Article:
Scarce, early decorative map of Africa published by Carol Allard, based on De Wit's map of Africa c.1670.
The present edition is the second state of the map, with changes in the decorative cartouche and title image. Climate notations in the latitude gridlines on the left and right have been added, as well as some minor differences in the body of the map, including an addition of a road or boundary in Abyssinia.
This map is similar to the De Wit's Africa in its later states and even uses some of De Wit's lettering within the surrounding gridline. However, while the map shows many fictitious cartographic details, particularly in the south, Allard updated the geography of the interior. This example depicts two Ptolemaic lakes in Central Africa and the source for the Blue Nile at Lake Tana in Abyssinia is well developed. These details suggest French influences (Duval, De Fer and others) in the development of this map.
The cartouche is attractively African in style and content. An elaborate vignette surrounding the title contains a woman as an allegorical representation of Africa, along with two children, an ostrich, a lion, and a crocodile.
There is also wear to the palm trees and a camel behind the crocodile's tail at the right of the vignette. While both states have these figures, they must have been lightly etched in the first state, resulting in their obvious wear as seen here in the second state.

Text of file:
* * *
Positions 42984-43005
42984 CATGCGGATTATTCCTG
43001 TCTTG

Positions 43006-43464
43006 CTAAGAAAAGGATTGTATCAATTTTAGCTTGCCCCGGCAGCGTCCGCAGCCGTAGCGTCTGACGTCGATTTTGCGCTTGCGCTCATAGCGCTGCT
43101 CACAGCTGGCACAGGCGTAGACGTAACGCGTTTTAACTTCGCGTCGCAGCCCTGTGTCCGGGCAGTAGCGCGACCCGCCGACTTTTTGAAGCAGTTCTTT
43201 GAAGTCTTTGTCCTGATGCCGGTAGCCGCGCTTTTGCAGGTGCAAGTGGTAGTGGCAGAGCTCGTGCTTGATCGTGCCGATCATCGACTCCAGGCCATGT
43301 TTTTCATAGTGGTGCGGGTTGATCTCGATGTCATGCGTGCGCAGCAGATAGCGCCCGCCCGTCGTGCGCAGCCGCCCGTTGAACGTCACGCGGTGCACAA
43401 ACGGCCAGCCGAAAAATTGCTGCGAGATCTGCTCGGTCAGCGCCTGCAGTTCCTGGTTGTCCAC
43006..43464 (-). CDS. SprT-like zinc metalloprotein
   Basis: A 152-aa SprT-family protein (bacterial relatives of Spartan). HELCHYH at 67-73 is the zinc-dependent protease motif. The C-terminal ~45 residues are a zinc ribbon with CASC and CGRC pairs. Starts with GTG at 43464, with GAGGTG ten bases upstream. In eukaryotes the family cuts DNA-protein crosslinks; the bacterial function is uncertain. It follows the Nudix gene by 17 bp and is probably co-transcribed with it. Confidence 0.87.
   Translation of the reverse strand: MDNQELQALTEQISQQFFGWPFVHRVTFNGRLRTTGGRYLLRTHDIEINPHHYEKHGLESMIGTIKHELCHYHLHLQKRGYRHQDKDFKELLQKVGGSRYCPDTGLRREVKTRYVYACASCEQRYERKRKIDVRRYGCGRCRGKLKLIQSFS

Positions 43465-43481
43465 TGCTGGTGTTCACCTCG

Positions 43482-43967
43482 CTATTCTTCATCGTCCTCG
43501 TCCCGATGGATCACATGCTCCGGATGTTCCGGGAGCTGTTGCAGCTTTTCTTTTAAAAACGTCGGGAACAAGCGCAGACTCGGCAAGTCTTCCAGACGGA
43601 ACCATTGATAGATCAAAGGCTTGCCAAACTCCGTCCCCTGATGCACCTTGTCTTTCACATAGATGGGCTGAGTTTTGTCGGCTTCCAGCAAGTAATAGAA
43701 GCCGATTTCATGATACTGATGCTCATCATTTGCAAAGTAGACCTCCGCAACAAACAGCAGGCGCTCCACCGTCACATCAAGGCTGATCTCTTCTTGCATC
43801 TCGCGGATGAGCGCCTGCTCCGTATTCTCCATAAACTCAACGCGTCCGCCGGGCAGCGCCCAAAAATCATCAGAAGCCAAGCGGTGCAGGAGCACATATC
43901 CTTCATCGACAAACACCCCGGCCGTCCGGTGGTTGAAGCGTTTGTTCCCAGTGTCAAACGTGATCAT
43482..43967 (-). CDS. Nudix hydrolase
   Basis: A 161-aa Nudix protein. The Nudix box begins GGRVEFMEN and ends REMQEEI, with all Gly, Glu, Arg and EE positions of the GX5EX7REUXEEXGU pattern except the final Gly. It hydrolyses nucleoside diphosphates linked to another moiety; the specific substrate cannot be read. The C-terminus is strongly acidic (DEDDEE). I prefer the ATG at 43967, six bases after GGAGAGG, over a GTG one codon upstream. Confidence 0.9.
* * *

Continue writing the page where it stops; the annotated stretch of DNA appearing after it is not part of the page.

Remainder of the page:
Carol Allard (1648-1706) was the son of Hugo Allard who founded a map publishing house in Amsterdam. Carol produced an Atlas Minor in 1694, an Atlas Major c. 1765 and a hundred-plate Orbis habitabilis oppida in 1698. The Allard's publishing trade was passed to the third generation, Carol's son Abraham, in 1706.
Nice full color example of this fine decorative map.
Carel (Carol) Allard (Allardt) (1648–1709) was an engraver and publisher based in Amsterdam. Part of a prominent family of Dutch mapmakers, publishers, and print sellers, his father was engraver and publisher Hugo Allard (1627–1684), who left his business to Carel upon his death. Carel published anything in demand, including maps, topography, ethnography, newsprints, and restrikes of old plates of artistic prints, many of which likely came from his father’s stock. In 1706, Carel gave his copperplates to his son Abraham Allard, before going bankrupt.